The South Carolina Republican primary has always been the Mother Superior of nominating contests, bringing order to the process, and rapping the knuckles of the rowdies, so that the rest of the calendar looks more like a coronation than a campaign. The state's location at the heart of the party's southern political base, as well as its mix of economic and religious conservatives, make it uniquely suited for the role. Not once since the inception of the primary in 1980 has its winner failed to go on to win the party's nomination.
For John McCain, who eight years ago was one of the rowdies put in his place by South Carolina, his victory Saturday night could not have been sweeter. It established him as what the party has lacked until now a true frontrunner. "It took us a while, but what's eight years among friends?" McCain quipped in his victory speech.
But it is a fragile lead, as McCain himself acknowledged. "There are some tough contests ahead," he said. Former Arkansas Governor Mike Huckabee, with a strong second place showing, added of the race: "It is a process, and the process is far, far from over."
South Carolina did indeed play its traditional winnowing role, most notably by knocking Fred Thompson out of serious contention. The South Carolina result, however, will not be as determinative as it has been in the past. That's because the party itself is such a muddle, having come to South Carolina with three separate winners in the first three big contests. And the primary will soon be followed by an explosion of contests across the map. "The accelerated, front-loaded primary calendar was supposed to create order and instead has given us chaos," says Ralph Reed, the former head of the Christian Coalition, who helped orchestrate George W. Bush's victory over McCain here in 2000. "A party that abhors a vacuum is now staring into the abyss."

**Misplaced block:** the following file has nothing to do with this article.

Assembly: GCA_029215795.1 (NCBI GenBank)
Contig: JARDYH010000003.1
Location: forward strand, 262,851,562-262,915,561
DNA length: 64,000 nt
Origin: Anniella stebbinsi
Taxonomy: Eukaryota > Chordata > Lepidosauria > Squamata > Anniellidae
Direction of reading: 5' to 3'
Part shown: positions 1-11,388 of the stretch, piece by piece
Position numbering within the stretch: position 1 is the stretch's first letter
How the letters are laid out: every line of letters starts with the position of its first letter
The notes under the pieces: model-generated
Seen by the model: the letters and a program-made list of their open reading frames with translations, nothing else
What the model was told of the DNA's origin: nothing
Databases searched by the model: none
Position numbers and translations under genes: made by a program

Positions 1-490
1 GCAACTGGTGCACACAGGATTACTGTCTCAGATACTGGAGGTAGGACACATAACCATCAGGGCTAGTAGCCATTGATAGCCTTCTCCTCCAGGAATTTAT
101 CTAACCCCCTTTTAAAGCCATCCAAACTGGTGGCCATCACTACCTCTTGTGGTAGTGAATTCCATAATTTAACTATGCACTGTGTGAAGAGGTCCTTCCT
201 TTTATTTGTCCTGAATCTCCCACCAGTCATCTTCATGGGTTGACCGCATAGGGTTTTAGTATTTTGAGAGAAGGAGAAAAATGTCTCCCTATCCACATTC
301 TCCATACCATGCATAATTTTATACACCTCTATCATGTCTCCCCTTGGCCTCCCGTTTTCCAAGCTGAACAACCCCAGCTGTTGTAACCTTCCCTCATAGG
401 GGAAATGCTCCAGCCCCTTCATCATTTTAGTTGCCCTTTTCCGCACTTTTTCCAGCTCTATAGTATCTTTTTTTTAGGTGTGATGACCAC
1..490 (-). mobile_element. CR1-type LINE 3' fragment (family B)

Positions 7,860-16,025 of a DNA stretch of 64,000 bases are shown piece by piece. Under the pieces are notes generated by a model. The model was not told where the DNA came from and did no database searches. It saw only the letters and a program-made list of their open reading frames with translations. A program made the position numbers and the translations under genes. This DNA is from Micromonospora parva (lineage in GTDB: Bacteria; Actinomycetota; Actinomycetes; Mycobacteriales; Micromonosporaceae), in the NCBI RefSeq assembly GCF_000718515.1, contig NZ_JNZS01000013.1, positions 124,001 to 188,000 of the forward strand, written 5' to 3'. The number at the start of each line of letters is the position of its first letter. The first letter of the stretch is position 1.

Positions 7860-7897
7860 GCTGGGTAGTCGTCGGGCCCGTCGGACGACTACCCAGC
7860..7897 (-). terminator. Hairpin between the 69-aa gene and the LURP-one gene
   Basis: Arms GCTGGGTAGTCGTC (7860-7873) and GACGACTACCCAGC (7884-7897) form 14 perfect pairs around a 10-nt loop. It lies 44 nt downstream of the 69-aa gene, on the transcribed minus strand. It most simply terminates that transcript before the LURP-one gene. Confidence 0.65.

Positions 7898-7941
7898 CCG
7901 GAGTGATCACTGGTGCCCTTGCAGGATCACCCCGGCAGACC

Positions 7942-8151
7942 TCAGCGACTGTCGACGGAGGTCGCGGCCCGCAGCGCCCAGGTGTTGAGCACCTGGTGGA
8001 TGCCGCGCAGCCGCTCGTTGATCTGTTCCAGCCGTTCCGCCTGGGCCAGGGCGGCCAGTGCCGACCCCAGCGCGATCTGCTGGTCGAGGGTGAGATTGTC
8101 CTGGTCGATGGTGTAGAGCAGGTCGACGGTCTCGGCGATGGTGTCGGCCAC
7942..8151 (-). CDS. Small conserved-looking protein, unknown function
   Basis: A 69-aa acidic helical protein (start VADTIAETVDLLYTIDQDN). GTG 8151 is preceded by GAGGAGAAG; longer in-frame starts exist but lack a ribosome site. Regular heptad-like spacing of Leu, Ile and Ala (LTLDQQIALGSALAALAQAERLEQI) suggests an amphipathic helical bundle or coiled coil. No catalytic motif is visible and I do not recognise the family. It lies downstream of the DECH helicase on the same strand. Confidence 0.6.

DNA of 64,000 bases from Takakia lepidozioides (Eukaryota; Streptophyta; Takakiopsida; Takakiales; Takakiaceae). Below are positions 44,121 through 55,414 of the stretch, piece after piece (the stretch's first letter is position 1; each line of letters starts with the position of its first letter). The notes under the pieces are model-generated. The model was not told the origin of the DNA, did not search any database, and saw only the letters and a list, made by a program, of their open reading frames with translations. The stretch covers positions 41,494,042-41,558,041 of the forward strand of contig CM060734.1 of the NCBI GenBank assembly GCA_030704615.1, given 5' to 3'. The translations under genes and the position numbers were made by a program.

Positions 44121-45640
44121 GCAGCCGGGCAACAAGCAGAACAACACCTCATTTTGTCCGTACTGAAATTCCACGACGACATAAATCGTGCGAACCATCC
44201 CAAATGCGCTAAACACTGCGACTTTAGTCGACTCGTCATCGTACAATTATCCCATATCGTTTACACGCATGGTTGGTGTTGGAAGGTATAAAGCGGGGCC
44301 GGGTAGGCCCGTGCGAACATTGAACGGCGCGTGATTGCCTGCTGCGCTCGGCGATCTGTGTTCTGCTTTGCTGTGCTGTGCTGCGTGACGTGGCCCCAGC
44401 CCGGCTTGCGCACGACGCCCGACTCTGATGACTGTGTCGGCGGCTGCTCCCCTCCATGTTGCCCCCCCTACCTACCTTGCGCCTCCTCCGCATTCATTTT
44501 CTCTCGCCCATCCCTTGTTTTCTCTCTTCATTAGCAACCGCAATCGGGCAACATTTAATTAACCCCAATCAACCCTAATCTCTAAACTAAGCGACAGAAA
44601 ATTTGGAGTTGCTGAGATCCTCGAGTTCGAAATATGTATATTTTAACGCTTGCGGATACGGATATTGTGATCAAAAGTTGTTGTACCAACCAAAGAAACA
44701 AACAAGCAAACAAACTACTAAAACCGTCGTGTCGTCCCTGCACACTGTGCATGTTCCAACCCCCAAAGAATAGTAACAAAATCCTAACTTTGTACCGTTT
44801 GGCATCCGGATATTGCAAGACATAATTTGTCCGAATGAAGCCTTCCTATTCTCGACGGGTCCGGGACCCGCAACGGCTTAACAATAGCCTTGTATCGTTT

The contest more likely to play South Carolina's traditional turning-point role could be Florida's primary on January 29. It is an election in which the winner takes all of the 57 delegates at stake, and one in which-unlike contests in New Hampshire, Michigan and South Carolina-only Republicans will be allowed to vote. And for the first time, none of the four top GOP contenders can afford to skip the race.
Florida will also test their messages in a different way. It is the biggest, most diverse battleground they have encountered. The state also is feeling increasingly anxious about the economy, suffering from the subprime mortgage meltdown, an insurance crisis and a 49% surge in the number of unemployed in 2007.
In Florida, each of the candidates faces his own set of questions:
John McCain: Can he lock down Republicans? The common thread among his victories so far has been his strength with independents. And in South Carolina, independents once again pulled him over the finish line, though he is making inroads within his party. Exit polls indicated he tied Huckabee among voters who identified themselves as Republicans, with each of them winning 30%. (Among independents, however, McCain won 39-22%.) McCain may well need a sharper, more conservative message going forward, especially. One thing McCain has going for him: The more he wins, the more he looks like a winner-which is what he needs to bring in money for the mega-Tuesday round of primaries on February 5.
Mitt Romney: Can his retooled message, focusing on his Mr. Fix-it record and his business credentials, gain traction? The other candidates will be limping into Florida with little money; Romney's wealth gives him the capability to write himself a check for tens of millions. And having won the little-contested Nevada caucuses on the same day as the South Carolina primary, Romney comes to Florida with bragging rights for having won the most votes and the most delegates to date.
Rudy Giuliani: He took a big gamble, effectively skipping the early round of contests and staking everything on Florida. Will his 9/11 fame carry him through there? Giuliani has spent most of the past year leading in Florida, but has been sinking there in recent weeks, to the point where he now trails McCain in the latest polls.
Mike Huckabee: Can he expand his appeal beyond his religious conservative, evangelical base? Among those who identified themselves as evangelical or born-again Christian, Huckabee beat McCain 40-27% in South Carolina. But he only won 12% of those who did not put themselves in that category.
And as they make their way through the contests, all of the candidates increasingly will be called upon to answer another overarching question: Which of them, come November, has the best chance of beating whomever the Democrats will nominate?